What is Asthma?

Asthma is a condition that affects your breathing.  It currently affects approximately 8 million people in the UK (approximately 12% of the population), and over 300 million people worldwide. Asthma can vary in severity, from a mild wheeze to a severe breathing difficulty. It can be fatal and it’s important to get a formal diagnosis from a doctor or asthma nurse.

Who can get asthma?

Asthma can affect both adults and children. People with a history of allergies are more predisposed to asthma. Asthma is commonly diagnosed in at a young age and many children often find that symptoms significantly improve as they get older.

What are the causes and causes and symptoms of asthma?

Asthma is a condition that affects your lungs. The lungs and airways become inflamed and obstructed, this narrowing of the airways results in wheezing and tightness of the chest. In some cases, asthma is triggered in response to a stimulus.

Asthma Triggers :

·         Bacterial or viral infections, such as colds and flu.

·         Pollen

·         Dust mites

·         Smoking

·         Pollution

·         Stress

The symptoms of asthma can be mild or severe and vary from person to person. Symptoms of asthma can include the following.

·         Wheezing

·         Tightness of the chest

·         Breathlessness

·         Coughing (especially at night).

You GP or nurse will probably use a peak flow meter to monitor how fast you breathe out. This will help them diagnose asthma.

How is asthma treated?

Asthma has no cure, however there are many treatments available to manage the condition. Treatments vary depending on multiple factors including frequency and severity of the condition. Most patients who require treatment will be prescribed inhalers and in some cases tablets.

Why does asthma get worse at night?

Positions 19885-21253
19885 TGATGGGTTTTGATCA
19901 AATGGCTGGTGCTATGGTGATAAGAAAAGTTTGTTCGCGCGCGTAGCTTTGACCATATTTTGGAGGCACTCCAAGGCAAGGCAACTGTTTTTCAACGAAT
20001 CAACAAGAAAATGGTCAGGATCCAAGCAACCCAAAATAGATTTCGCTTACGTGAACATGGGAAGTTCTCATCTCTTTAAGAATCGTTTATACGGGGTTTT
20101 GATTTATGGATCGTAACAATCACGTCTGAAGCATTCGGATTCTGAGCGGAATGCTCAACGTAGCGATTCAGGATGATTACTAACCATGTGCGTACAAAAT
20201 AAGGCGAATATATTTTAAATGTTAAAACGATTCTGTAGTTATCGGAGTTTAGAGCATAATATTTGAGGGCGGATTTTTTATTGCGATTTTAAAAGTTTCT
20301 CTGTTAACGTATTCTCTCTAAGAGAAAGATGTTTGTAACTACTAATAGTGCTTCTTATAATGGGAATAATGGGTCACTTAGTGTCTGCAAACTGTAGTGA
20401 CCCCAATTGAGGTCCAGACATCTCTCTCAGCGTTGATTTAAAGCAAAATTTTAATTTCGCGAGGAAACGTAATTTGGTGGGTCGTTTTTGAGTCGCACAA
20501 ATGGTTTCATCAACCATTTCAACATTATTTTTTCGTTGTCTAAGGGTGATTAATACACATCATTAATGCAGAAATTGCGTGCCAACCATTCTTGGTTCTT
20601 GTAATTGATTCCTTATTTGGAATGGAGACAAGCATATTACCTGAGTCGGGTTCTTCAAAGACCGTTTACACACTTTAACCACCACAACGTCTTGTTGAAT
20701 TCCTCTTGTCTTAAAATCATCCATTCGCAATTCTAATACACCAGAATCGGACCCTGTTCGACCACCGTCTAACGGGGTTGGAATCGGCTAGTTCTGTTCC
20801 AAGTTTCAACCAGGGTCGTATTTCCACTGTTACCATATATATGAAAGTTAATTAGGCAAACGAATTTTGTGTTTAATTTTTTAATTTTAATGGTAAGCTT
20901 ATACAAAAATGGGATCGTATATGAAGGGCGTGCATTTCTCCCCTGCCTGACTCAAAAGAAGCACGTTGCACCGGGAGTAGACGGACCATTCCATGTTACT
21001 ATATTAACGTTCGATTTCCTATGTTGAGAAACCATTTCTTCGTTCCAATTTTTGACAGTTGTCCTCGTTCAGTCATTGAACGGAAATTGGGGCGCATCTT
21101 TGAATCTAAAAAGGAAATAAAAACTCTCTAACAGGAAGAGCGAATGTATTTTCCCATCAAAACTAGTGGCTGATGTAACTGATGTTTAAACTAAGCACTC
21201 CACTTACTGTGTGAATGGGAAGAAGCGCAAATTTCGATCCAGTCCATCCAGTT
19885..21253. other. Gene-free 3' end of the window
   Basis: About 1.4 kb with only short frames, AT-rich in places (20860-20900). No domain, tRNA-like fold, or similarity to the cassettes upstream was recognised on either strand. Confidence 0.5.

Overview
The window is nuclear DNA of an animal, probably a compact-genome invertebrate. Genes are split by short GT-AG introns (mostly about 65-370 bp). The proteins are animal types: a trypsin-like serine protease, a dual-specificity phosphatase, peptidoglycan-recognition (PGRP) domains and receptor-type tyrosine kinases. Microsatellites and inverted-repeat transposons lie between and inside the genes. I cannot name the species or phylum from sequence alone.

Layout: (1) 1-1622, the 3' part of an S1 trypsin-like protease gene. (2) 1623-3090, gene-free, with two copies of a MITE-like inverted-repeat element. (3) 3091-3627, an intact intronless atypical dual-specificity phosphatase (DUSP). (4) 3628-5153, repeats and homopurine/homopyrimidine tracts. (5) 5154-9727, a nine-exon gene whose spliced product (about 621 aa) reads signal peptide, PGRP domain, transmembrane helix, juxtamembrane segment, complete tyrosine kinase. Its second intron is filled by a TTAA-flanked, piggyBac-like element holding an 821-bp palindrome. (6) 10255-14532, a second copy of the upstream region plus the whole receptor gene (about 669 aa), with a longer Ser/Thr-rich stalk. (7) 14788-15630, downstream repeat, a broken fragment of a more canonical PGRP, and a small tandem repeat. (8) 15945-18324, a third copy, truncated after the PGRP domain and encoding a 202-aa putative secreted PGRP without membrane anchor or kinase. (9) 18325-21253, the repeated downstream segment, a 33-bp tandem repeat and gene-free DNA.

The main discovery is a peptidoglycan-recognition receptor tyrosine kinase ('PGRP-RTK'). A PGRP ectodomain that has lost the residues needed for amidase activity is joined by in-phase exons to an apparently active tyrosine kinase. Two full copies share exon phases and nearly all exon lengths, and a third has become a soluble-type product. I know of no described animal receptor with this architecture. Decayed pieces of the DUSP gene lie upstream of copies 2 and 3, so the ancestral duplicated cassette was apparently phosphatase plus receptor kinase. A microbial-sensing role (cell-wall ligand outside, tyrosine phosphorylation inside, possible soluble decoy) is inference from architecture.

Many asthma sufferers will find their symptoms are worse at night. In some cases asthma only presents itself at night. This is especially true in children who often present with a night time cough.

There is no conclusive evidence to explain why asthma is worse at night, however there are some theories which could explain it.

·         Narrowing airways when sleeping

When sleeping your airways tend to narrow naturally. A process known as circadian rhythm regulates your sleep and awake cycle. It involves a changing hormonal levels and this natural body clock effects your breathing patterns.

·         Asthma Triggers that occur at night.

Night time and sleep can present asthma triggers that you would not normally be exposed to. This includes allergens such as dust mites which may be present on your linen or your pillow cases.

·         Gravity.

The effect of gravity on your body and lungs is considered to exacerbate symptoms of asthma at night. When lying on your back your chest and lungs naturally feel the force of gravity which is though to result in narrowing of the airways. This makes it harder to breathe than usual and can result in worsening of asthma at night.

What can you do about asthma that is worsening at night?

Use your Inhalers correctly.

It is important to follow the treatment regime your doctor or nurse has recommended. This can be either using a reliever inhaler (often called blue inhaler) such as Salbutamol, Ventolin,  Airomir, or Bricanyl. These inhalers are designed to give instant and immediate relief of asthma symptoms.

Some patients will also be prescribed a preventer inhaler which doesn’t provide immediate relief, but reduces asthma if used on regular basis. These types of preventer inhalers include Clenil, Flixotide, Qvar, Pulmicort, Kelhale, and Soprobec.

Some patients are prescribed a combination product which includes a preventer and a long acting reliever. This includes inhalers such as Seretide, Flutiform, Fostair, Relvar Ellipta, and Symbicort Turbohaler.

Sleeping position.

Lying flat can exacerbate the symptoms of asthma. You should try sleeping with pillows propped up to prevent gravity pressing down on you chest and lungs, and to help with post nasal drip as you sleep.


Regular cleaning of your bedroom and washing your linen can prevent build up of triggers such as dust mites, pet hair and mould.

Room Temperature

Hot or cold air can affect your airways and breathing patterns. Symptoms of asthma can worsen if you are breathing in air which is too hot or too cold. Using a fan or opening a window can help regulate the temperature to help night time asthma. Be careful not to direct the fan directly at yourself, as this can also worsen your asthma or breathing patterns.

Want to know more? Don’t forget to check out our YouTube video about night time asthma.


Author: Boo Dhaliwal. The author is one of the clinical pharmacists working for Pharmacy Planet.